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Challenge of Delivering mRNA and the Delivery via LNP 

Lipid nanoparticles have made notable strides in clinical applications, particularly in delivering mRNA. Notably, lipid nanoparticle-mRNA vaccines have been deployed in clinical settings to combat coronavirus disease 2019 (COVID-19), representing a significant milestone in mRNA therapeutics. 


The successfully design of the lipid nanoparticles ("LNPs") for mRNA delivery has overcome the physiological barriers - extracellular and intracellular ones (Ref.1,2)

  • mRNA needs to be protected from nuclease degradation in physiological fluids (Ref.1,2); 

  • The formulation should evade the interception by the MPS and clearance by renal glomerular filtration post systemic administration (Ref.1,2); 

  • Lipid nanoparticle–mRNA systems need to reach target tissues, followed by internalization by target cells (Ref. 1,2); 

  • mRNA molecules must escape endosomes to reach the cytoplasm, where translation occurs (Ref.1,2.) 


Lipid nanoparticle-mRNA formulations, produced through rapid mixing techniques, demonstrate a stable nanostructure (Ref. 3,4,5). Within this framework, mRNA molecules can be encapsulated within the core interior via electrostatic interactions with the lipids (Ref. 3,5). This structural attribute shields mRNA molecules from degradation by nucleases and enhances nanoparticle stability in physiological fluids (Ref. 3,6). The incorporation of PEG-lipids additionally reduces recognition by the mononuclear phagocyte system (MPS) and clearance via renal filtration (Ref. 3,7). Furthermore, targeted biodistribution of lipid nanoparticle-mRNA formulations can be enhanced through additional modification and optimization of the nanoparticle structure (Ref. 8,9,10,11,12,13,14,15). For instance, nanoparticles can be coated with antibodies (Ref.12) to facilitate the delivery of mRNA molecules into inflammatory leukocytes and epidermal growth factor receptor (EGFR)-positive tumor cells. This approach holds promise for treating inflammatory bowel disease (Ref.9) and cancer (Ref.13), respectively. Organ selectivity can also be attained by adjusting the ratios of lipid components. For instance, this can involve designing spleen-targeted mRNA vaccines (Ref. 8,9) or lung-targeted genome editing delivery systems (Ref. 11,14).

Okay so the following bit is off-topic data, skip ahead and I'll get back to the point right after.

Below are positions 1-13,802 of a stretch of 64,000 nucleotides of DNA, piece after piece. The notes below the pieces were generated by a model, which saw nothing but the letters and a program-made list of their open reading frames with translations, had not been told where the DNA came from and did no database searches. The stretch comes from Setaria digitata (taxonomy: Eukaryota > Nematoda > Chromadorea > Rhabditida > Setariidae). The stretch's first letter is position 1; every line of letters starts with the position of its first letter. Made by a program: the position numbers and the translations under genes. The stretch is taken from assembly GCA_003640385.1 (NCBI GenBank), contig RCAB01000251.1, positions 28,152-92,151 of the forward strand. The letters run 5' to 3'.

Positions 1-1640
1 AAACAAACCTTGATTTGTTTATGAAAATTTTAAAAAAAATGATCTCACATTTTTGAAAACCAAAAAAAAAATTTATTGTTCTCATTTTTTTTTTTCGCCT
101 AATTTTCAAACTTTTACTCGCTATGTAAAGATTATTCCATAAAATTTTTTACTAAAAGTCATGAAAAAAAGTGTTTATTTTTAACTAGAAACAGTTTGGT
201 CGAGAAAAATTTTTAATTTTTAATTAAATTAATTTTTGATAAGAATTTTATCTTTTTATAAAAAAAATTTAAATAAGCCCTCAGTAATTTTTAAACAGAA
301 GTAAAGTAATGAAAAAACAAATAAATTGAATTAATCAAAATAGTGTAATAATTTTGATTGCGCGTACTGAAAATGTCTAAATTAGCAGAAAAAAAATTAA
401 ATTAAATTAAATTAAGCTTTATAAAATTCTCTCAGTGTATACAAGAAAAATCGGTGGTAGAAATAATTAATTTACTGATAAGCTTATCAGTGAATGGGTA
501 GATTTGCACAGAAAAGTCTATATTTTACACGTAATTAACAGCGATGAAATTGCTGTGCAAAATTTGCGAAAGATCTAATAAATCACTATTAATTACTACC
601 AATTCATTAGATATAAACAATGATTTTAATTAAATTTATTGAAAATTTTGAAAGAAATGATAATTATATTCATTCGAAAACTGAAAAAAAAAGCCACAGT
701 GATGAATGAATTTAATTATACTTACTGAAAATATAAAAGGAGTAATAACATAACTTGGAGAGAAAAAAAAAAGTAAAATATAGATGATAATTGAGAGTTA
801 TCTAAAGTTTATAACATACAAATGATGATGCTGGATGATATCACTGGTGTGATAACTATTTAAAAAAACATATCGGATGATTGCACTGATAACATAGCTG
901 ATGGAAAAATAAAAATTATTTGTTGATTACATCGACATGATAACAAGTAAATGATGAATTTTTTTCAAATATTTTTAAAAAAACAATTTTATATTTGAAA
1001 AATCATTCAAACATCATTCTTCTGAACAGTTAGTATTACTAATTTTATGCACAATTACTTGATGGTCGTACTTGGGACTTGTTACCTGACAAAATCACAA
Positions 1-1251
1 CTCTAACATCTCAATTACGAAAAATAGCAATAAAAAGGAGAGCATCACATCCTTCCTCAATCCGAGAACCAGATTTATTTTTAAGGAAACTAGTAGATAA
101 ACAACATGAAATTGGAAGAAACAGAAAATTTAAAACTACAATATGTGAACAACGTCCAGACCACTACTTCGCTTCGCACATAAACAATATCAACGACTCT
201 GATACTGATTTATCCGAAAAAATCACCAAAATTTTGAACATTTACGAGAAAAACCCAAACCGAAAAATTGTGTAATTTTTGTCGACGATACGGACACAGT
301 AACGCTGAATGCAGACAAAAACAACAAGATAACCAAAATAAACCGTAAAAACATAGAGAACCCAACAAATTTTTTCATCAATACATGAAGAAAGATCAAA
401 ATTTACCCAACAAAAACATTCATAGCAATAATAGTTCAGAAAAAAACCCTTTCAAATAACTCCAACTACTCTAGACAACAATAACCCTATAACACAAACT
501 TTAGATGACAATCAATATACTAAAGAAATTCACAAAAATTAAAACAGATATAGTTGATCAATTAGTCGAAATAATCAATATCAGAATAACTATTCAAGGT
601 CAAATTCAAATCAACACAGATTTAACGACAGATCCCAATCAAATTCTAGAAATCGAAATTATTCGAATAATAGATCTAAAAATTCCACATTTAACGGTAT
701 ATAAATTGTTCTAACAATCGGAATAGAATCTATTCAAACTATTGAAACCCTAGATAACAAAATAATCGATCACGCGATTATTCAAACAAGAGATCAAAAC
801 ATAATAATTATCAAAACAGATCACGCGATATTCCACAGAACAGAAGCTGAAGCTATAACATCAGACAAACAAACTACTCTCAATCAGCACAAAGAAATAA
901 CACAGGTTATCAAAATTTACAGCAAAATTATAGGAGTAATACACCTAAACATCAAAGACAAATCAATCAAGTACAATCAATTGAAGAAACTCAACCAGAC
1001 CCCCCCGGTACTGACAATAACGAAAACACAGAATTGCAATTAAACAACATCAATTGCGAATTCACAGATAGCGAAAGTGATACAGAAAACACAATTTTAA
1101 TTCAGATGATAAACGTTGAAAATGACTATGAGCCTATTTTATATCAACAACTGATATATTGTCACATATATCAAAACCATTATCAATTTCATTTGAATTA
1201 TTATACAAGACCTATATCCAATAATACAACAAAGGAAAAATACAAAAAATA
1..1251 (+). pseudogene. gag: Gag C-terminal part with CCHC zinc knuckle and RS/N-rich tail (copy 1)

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Upon reaching target cells, lipid nanoparticles can be internalized through various mechanisms, including macropinocytosis, clathrin-mediated endocytosis, and caveolae-mediated endocytosis (Ref. 10,3). The specific endocytic pathway employed depends on both the properties of the nanoparticle and the type of cell (Ref.16,17,18). Once internalized, lipid nanoparticles are typically sequestered within endosomal compartments (Ref. 19,20,21), with only a fraction escaping into the cytoplasm (Ref. 19,20,21). This process, known as endosomal escape, is critical for effective mRNA delivery. While the precise mechanism is not fully understood, positively charged lipids may facilitate electrostatic interaction and fusion with negatively charged endosomal membranes, leading to mRNA release into the cytoplasm (Ref. 1,2,14,3,16). Optimization of ionizable lipid pKa values (Ref. 22,23,24,25,26,16,27) and the properties of lipid tails can enhance endosomal escape (Ref. 28,29,11,141). For instance, lipids with branched tails may exhibit superior endosomal escape compared to those with linear tails due to stronger protonation at endosomal pH29. Additionally, adjusting the type and ratio of lipids, such as DSPC and DOPE, can further improve endosomal escape efficiency (Ref. 30,31,32,33,18,34). 



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